It’s always a good idea to be open to taking on new responsibilities—but you also need to make sure what you’re spending your time on is in the best interest of your career and your department or team as a whole. Bottom line: Help out when you can, be honest when you can’t, and don’t let anyone else take advantage of your awesome work ethic.

Cross posted from The Daily Muse

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LinkedIn Etiquette

LinkedIn has become an extremely powerful social tool in our professional lives. It’s that word—professional—that is the essence of LinkedIn etiquette. Earlier, we pointed out 10 essentials of Twitter etiquette, we do so now for LinkedIn users.

So whether you’re managing a brand or your own presence on LinkedIn, here are 10 etiquette rules:

1. Is it LinkedIn or Linkedin? According to the AP Stylebook’s social media guidelines, it’s LinkedIn—with a capital I. It gets confusing because the company’s logo is a lowercase “in,” but until AP tells me to change it, I’m going with LinkedIn—and I encourage you to do the same.

2. Don’t send a mass request for recommendations and endorsements. If you’re looking for people to recommend you in a public forum, make sure you’re tapping people who are familiar with your work. It helps if they like you, too. Reach out to those people individually and make the request. Rather than saying, “Can you endorse my social media skills?” leave it up to the other person. “Can you take a look at my skills when you have a chance and endorse any you think are appropriate?” is a stronger choice here. Do not give people a deadline for recommending you. I heard of this happening once, and I was appalled.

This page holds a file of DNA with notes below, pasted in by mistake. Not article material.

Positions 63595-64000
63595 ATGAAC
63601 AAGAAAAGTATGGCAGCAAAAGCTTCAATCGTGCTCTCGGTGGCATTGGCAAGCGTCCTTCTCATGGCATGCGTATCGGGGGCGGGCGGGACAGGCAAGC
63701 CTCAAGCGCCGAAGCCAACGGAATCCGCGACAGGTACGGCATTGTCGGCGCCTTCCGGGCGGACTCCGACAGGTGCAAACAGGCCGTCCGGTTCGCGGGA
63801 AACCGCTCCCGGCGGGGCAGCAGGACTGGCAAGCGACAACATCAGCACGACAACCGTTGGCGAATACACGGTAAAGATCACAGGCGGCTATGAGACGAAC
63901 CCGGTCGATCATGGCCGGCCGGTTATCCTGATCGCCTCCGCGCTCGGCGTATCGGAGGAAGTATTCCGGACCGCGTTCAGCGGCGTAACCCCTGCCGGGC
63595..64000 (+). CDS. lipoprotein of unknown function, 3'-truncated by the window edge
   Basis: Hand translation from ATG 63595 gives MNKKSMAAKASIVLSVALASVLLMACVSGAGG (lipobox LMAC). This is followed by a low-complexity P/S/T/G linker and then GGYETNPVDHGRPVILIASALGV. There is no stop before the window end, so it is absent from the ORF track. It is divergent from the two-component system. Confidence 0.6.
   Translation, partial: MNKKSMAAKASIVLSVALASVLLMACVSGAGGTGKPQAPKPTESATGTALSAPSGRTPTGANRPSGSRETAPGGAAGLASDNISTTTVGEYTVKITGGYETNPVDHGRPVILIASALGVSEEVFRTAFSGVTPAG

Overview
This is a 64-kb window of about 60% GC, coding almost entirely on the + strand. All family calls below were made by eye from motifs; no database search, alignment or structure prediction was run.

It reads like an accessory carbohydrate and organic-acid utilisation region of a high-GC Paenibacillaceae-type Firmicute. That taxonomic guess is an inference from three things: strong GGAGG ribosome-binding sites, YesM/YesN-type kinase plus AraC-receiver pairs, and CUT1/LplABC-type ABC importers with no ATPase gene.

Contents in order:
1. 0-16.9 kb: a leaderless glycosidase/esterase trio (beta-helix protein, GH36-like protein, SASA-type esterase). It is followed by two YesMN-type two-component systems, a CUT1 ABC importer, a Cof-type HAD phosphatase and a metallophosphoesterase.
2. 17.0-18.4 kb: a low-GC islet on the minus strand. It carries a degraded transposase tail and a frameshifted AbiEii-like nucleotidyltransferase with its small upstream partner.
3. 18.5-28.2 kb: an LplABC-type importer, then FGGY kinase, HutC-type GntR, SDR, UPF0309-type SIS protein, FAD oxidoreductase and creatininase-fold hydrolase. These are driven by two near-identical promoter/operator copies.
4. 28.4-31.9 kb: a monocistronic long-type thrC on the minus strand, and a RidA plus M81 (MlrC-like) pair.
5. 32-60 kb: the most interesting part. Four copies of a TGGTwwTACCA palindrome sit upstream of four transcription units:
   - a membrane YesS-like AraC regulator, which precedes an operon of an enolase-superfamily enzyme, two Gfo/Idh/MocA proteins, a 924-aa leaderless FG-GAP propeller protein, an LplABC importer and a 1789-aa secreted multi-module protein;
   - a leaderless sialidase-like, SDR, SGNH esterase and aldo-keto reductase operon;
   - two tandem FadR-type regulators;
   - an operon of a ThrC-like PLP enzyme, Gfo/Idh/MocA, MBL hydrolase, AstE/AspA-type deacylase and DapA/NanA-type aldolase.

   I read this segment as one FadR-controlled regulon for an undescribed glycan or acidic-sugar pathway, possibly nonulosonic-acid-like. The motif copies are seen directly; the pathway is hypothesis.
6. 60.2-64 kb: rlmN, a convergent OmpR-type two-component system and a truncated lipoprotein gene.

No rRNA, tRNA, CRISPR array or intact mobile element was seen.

3. No personal updates, cat pictures, or “thoughts and prayers.” LinkedIn is a professional networking tool. You wouldn’t walk into an important meeting and announce the hilarious thing your kid said over the weekend. OK, maybe you might, but leave the personal stuff for Facebook. If you feel that it blurs the line between personal and professional, err on the side of caution and don’t post it. It sounds ridiculous, but people can really lose respect for you if you post things that are generally reserved for more informal social media outlets. Although we’re all saddened by the tragic events that took place in (insert location here), LinkedIn just isn’t the forum for sending your thoughts and prayers their way. Those expressions, however benevolent, should stay on Facebook or Twitter.